In college, my roommate Adam returned from the holiday break with a new alarm clock he'd received as a Christmas gift. (My dorm days were a bit before the smartphone era and we all still used actual bedside clocks to wake up for our 8:00am classes). This particular alarm clock was special; it featured a
Nothing beats a big old chunk of wood. Fine joinery and glue-ups are great, but I'll take a solid slab any day. Sometimes, it's nice to be in awe of craftsmanship. But sometimes, it's nice to just be in awe of nature.
Let it be stated, for the record, that I'm naturally a night owl. I hate waking up in the morning.
I'm not one of those people who are wired to pop out of bed, to the tune of that Rossini piece that plays at sunrise in cartoons, with a spring in my step and a grin on my face. (Being a morning person is so out of my orbit that I don't know if that's how early birds actually feel, or if it's just my pre-coffee-grump perception.)
You know what I do love? The feeling of accomplishing so many of the day's to-dos, especially the things that are both short-term urgent and long-term important, and looking up at the clock to realize it's barely lunchtime. I love reaching the end of a work day with the relief that comes with giving the whole day my full effort. I love the feeling of being proactive, which means that, though being an early bird isn't my natural inclination, I love its effects.
So, how did I ditch the hoot owls and start rising to catch the proverbial worm? Read on for some tips that helped me.
I wasn't always a bedmaker. It wasn't until I was living in the dorms in college, and my bed also had to serve as the sofa, chair, desk, laundry-folding area, and dining table that I got in the habit of the daily bedclothes readjusting. And my bed needs it, cause I sleep like a freaking tornado and things end up in impossible places.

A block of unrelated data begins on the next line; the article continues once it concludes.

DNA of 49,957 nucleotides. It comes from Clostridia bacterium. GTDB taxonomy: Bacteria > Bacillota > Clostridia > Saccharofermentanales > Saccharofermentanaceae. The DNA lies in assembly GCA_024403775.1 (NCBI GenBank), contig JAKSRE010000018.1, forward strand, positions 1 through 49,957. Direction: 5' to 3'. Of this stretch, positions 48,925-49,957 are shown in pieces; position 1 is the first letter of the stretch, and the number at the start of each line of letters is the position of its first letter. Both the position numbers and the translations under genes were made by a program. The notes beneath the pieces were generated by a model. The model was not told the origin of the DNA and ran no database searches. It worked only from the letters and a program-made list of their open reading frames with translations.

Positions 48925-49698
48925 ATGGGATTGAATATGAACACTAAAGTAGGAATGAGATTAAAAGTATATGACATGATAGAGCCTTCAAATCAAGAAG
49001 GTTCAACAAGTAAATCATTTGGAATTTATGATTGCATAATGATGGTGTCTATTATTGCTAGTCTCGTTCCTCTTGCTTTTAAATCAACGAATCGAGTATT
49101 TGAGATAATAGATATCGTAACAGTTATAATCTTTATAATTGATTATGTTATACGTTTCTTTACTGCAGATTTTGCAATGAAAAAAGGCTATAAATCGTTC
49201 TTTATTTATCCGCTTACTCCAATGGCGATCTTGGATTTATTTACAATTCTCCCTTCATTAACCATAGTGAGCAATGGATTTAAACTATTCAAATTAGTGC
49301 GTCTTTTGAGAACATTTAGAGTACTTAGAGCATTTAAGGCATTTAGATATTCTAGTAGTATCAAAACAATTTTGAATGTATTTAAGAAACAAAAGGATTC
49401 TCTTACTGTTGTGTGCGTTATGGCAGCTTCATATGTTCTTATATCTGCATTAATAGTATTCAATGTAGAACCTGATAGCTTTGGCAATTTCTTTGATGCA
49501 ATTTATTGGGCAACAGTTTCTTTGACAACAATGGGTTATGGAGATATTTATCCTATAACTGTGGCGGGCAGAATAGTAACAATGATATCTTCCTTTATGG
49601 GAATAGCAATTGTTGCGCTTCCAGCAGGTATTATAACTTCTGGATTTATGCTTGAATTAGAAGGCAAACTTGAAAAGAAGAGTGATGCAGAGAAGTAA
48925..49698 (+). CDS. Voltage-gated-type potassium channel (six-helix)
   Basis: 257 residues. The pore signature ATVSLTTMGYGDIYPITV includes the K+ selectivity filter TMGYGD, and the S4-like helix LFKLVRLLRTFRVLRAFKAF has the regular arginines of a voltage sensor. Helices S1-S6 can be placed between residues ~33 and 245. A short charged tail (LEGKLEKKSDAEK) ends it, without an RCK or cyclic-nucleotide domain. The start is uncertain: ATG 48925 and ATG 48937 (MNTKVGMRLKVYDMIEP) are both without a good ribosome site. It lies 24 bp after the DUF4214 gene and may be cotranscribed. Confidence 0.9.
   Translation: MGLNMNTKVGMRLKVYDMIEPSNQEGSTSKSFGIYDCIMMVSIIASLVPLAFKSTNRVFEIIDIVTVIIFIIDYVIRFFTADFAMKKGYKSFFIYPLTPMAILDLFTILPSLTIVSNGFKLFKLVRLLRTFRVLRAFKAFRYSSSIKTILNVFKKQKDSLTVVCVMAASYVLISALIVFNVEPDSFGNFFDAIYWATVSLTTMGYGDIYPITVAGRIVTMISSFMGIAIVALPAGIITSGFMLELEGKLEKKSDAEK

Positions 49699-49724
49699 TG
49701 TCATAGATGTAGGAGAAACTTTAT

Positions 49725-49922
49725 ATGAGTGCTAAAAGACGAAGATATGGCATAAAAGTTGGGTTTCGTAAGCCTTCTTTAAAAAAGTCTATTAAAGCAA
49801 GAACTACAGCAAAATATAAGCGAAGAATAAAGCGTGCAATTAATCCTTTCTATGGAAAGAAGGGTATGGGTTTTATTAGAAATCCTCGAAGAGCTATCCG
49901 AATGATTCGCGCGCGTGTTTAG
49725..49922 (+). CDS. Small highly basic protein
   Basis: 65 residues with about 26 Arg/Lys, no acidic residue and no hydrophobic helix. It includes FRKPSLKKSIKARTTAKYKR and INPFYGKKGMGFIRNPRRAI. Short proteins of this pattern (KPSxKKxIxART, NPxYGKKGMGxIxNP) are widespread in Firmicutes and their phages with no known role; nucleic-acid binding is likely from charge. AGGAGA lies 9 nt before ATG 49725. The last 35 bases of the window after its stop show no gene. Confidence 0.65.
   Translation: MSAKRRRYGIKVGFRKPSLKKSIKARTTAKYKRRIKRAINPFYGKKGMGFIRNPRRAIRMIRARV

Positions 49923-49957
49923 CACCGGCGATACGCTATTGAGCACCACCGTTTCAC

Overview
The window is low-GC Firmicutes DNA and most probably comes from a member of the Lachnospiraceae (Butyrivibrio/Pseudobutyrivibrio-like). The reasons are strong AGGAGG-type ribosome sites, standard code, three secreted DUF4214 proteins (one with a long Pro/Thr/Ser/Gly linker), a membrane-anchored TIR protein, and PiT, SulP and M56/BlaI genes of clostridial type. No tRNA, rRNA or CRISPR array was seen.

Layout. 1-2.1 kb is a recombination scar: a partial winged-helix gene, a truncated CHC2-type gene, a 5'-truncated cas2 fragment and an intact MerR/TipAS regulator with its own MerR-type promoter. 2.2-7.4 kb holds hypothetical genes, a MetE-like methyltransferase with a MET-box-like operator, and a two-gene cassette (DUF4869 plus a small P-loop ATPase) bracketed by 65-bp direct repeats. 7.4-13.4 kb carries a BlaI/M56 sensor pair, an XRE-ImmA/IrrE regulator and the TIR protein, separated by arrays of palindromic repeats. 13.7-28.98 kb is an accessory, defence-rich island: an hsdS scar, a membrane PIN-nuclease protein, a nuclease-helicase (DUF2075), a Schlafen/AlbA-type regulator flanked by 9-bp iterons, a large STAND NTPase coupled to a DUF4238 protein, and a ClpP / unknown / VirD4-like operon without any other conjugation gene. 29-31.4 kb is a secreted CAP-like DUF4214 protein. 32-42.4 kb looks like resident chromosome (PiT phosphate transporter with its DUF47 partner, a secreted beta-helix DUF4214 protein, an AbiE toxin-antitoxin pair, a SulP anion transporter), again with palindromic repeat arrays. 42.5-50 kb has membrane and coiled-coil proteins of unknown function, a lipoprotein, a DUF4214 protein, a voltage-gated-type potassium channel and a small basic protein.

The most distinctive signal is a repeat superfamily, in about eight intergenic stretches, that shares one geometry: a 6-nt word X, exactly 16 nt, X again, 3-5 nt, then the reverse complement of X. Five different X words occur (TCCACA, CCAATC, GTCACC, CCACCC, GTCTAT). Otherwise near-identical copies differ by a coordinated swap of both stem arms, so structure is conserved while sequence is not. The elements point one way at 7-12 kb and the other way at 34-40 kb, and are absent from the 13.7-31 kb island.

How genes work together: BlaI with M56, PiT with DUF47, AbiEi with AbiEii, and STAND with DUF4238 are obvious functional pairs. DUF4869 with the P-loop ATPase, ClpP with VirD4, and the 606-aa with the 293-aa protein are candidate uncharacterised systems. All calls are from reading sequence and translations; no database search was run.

It's a habit I'm glad I've held onto. Research shows that people who make their bed are actually happier. And because
Need to spice things up in the bedroom? (not like that). Adding a statement headboard to your space can help you revamp the look in your bedroom by making it look "full" without having to invest tons in other furniture pieces. Take a look!
If you're a morning person — congratulations. Seriously, we're legitimately happy for you. The ability to sleep well, feel rested, and then be ready to get going nice and early is a real gift, and you're lucky to be wired that way.
For the rest of us, mornings can be rough. Especially in the wintertime, when it's dark, and cold, and tens of thousands of years of natural selection are encouraging you to stay hibernating so you can protect your genes from freezing off.
But, of course,
Weekend project? On a Thursday? Yep, and for two reasons: one, I'll be out of town tomorrow, doing a weekend intensive course and dive program to get my SCUBA certification. But two, and most importantly, this storage headboard project is exactly the sort of thing you could put together in a weekend.
Sometimes we forget that our bedroom is one of the key areas of our living space - if not the most important. If you're still sporting an 1998 edition IKEA duvet and mismatched pillows that were hand-me-downs from your previous roommates, then it's time to upgrade.